Oregon laws for police officers and deputies state an officer “may use deadly physical force upon another person only when it is objectively reasonable, under the totality of circumstances known to the peace officer, to believe that the person poses an imminent threat of death or serious physical injury.”
The law also requires an officer to consider alternatives to lethal force, like verbal de-escalation, or “a lesser degree of force” if reasonable and feasible.
Though a grand jury found the incident didn’t warrant criminal charges for Officer Sathoff, attorneys representing Clark-Johnson’s family urged the city to reach a settlement with the family, alleging several missteps by police. “Mr. Clark-Johnson posed no threat to police, yet lost his life at 30 because of Officer Sathoff’s unfounded assumptions about Mr. Clark-Johnson’s guilt and dangerousness.”
Juan Chavez is an attorney with OJRC representing the family. In the letter to the city, Chavez said the Portland Police Bureau's actions on the night of Clark-Johnson's death are part of a pattern of the bureau “shooting and killing people without accountability.”
He said the grand jury’s decision to decline charges doesn’t impact the ability to file a civil lawsuit, noting two different legal standards are at play.
Chavez told the Mercury he doesn't fault the grand jury for its decision, noting he doesn't believe the officer acted criminally, but whether the officer followed best practices and could have prevented Clark-Johnson's death is a different matter.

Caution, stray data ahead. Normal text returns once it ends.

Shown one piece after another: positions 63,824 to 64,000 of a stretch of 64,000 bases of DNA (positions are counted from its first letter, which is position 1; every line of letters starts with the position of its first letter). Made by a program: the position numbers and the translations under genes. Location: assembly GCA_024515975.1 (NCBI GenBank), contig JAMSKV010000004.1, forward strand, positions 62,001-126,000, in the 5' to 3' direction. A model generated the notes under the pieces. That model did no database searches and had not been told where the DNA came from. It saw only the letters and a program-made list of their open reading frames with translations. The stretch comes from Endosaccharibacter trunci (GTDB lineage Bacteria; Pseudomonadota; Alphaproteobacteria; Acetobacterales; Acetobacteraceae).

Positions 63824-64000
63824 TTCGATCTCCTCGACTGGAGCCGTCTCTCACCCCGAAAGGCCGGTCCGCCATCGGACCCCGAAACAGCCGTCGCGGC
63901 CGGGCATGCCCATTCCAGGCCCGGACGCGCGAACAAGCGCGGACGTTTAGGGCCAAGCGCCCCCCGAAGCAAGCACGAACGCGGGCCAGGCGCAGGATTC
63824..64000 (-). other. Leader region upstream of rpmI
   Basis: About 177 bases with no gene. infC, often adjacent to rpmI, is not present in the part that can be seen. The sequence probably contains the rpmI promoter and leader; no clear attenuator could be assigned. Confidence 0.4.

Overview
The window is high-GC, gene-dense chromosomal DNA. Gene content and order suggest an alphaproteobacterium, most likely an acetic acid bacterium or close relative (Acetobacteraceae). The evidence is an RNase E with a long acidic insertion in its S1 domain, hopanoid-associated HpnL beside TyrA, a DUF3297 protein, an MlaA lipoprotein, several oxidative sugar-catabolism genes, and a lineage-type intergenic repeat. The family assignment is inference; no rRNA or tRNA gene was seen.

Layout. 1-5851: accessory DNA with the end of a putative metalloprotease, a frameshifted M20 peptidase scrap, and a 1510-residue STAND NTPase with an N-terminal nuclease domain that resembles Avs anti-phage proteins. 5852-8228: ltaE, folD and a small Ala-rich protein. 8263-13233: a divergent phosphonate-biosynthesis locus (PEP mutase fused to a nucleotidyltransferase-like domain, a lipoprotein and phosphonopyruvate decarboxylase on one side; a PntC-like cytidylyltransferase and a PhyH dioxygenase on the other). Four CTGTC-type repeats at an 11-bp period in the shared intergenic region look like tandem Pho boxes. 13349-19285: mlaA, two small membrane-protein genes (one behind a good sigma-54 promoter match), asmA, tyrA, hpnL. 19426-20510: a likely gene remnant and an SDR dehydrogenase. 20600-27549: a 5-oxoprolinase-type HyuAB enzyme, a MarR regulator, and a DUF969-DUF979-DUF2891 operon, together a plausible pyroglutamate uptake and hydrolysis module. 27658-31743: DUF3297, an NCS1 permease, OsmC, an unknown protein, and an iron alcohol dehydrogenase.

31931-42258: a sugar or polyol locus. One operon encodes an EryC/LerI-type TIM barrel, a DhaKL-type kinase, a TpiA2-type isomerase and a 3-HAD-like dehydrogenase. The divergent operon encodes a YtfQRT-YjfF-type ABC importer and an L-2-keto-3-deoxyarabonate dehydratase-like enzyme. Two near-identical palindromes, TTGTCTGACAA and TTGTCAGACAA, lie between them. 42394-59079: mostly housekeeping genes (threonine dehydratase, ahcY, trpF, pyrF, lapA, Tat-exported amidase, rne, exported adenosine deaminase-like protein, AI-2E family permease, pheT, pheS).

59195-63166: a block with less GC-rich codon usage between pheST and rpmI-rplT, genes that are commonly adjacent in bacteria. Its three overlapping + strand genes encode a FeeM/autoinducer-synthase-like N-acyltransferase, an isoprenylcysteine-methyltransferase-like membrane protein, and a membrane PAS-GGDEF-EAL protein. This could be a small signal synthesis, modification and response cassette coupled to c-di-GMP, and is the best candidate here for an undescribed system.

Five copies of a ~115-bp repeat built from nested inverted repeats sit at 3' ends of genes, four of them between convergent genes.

“There wasn't a true bill, and all that speaks to is a jury did not find there was probable cause to charge this officer with a criminal act of murder," Chavez said. "That’s not what a civil suit would allege. It’s a different question than whether or not this officer acted reasonably.”
The tort claim notice urges the city to settle with the family, rather than proceed with a jury trial.
The threat of a lawsuit comes as Portland gears up to overhaul its current police oversight system with a new, citizen-based board that will be tasked with investigating complaints and uses of deadly force, rather than the current system which keeps those investigations within law enforcement agencies. The new system won’t impact criminal investigations by the District Attorney’s Office, but will prevent police from serving on the board that reviews incidents like use of force.
Chavez said the new system would benefit families like Clark-Johnson's, who often face irreparable loss while the officers involved face no legal or disciplinary consequences. It's an outcome he likens to "salt in the wound."
But if the Police Accountability Board starts doling out discipline to law enforcement over deadly shootings or other conduct that's determined to have been preventable, it could influence police behavior and use of force tactics.
“Nothing about the wrongful death lawsuits could possibly fill the hole in these families’ hearts,” Chavez said, noting a new mechanism for reviewing deadly uses of force "could help prevent other families from going through what [Clark-Johnson's family] had to go through.”